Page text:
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How a chatbot helped Joe Biden become US President

Joe Biden’s victory was fuelled by an extensive digital campaign, which relied on new methods to reach out to voters. Among these was conversational AI deployed as a chatbot via Facebook Messenger and designed by

Written by Shruti Dhapola | Chandigarh |
Updated: January 25, 2021 11:46:48 am
Joe Biden, Joe Biden Amplify.AI, Amplify Ai chatbotsJoe Biden’s victory was fuelled by an extensive digital campaign, which relied on new methods to reach out to voters. Among these was conversational AI deployed as a chatbot via Facebook Messenger and designed by

The US 2020 election was unique in many aspects; fought in the middle of a global pandemic, and in a very polarised environment. But Joe Biden’s victory was fueled by an extensive digital campaign, which relied on new methods to reach out to voters. Among these was conversational AI deployed via Facebook Messenger and designed by, based in Palo Alto, California.

“The Biden campaign was actually our fifth US Democratic presidential campaign client. We entered into that partnership with a lot of learnings under our belt,” John McCrea, CMO, explained to over a call. entered the US political market early 2019. The company has also helped work with MyGov in India with AI-powered chatbots to help with the COVID-19 pandemic.

In the Biden campaign, the conversational chatbot was deployed on Facebook Messenger for many months, and in the final three weeks of the campaign helped reach potential voters, especially those who were undecided.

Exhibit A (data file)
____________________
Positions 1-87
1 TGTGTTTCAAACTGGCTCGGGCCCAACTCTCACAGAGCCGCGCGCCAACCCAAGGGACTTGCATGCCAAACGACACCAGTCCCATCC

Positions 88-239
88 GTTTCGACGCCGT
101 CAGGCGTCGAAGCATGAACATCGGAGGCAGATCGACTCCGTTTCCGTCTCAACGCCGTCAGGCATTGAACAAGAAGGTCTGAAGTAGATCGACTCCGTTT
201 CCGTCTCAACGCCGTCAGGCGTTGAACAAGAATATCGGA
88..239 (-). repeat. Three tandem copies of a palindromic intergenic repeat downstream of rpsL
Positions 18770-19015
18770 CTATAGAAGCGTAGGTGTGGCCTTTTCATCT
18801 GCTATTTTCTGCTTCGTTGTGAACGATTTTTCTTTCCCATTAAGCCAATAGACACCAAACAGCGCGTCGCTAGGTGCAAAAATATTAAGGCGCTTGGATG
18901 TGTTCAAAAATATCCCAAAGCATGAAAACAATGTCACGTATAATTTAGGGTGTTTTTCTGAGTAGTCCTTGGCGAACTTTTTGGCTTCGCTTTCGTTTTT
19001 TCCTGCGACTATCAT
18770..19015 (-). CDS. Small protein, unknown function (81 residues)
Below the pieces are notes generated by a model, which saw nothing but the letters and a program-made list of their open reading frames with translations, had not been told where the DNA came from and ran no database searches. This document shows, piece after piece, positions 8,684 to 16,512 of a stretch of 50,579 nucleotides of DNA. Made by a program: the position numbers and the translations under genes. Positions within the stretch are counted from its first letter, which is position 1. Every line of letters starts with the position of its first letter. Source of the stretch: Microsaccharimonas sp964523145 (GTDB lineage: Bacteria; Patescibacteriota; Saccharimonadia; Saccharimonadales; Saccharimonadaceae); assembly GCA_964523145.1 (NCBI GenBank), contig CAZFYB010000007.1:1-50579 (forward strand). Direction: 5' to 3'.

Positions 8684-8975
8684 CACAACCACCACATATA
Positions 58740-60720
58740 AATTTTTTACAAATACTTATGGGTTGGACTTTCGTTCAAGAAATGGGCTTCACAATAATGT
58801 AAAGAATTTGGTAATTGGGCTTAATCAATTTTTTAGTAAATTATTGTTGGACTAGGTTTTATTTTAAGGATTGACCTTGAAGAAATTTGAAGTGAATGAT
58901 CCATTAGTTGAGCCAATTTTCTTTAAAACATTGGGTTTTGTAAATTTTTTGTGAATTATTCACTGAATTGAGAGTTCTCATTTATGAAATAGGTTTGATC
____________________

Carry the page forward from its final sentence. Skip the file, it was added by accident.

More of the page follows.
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People would comment on a post from say Joe Biden, and then’s software would reply via Messenger. To the voter, it could appear as though Joe Biden was himself replying, though McCrea says their intention was never to fool anyone. If a user asked if this was a bot, the AI would confirm the same.

“Engagement in the form of comments acts like fuel for our conversational AI platform. We were able to take voters who were supportive of the candidate and get them to do a number of things that are positive for the campaign, like signing up for the email list or opting in to receive text, or even directly, asking them to donate,” Mcrea explained further.

With the conversational chatbot, the idea was to connect the campaign with voters in battleground states. These were voters the campaign was not able to reach by phone. Sending volunteers to knock on their doors was also not possible given the pandemic.

Read more: Joe Biden lays out plans for COVID-19 testing, vaccinations and masks

The company’s chatbots helped Biden’s campaign reach close to a quarter-million voters in 14 battleground states, a fact also acknowledged by Vishal Disawar, the Digital Organizing Platforms Director for Biden’s campaign in a Medium post.